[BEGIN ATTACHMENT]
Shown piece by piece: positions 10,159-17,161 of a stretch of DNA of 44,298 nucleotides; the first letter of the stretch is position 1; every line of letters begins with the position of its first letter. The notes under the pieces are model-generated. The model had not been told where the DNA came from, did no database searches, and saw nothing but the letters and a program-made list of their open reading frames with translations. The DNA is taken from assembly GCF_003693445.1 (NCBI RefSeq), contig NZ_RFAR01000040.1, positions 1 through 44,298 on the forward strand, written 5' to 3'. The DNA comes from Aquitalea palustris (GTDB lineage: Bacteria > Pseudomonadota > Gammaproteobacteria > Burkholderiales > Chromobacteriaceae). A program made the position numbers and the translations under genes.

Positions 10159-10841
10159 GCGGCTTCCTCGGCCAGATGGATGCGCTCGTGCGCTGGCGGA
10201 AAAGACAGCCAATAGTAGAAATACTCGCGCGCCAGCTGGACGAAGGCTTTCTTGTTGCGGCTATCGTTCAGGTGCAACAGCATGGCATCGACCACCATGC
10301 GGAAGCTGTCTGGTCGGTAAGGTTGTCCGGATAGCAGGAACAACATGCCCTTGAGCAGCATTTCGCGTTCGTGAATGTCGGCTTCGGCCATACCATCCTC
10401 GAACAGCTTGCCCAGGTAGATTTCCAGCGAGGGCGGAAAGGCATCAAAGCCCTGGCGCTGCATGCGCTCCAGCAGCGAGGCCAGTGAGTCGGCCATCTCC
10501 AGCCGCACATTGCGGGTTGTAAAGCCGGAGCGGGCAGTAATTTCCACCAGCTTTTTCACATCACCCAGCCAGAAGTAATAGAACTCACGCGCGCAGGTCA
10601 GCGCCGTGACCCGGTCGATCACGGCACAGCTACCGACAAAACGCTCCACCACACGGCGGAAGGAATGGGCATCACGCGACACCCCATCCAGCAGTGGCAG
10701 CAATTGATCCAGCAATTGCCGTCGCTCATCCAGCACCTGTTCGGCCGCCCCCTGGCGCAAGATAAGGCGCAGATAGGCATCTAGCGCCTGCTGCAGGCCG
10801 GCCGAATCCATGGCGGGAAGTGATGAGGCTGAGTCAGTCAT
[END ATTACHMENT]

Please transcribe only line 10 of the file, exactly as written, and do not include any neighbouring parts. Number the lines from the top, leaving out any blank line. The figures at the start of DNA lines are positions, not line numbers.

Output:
10801 GCCGAATCCATGGCGGGAAGTGATGAGGCTGAGTCAGTCAT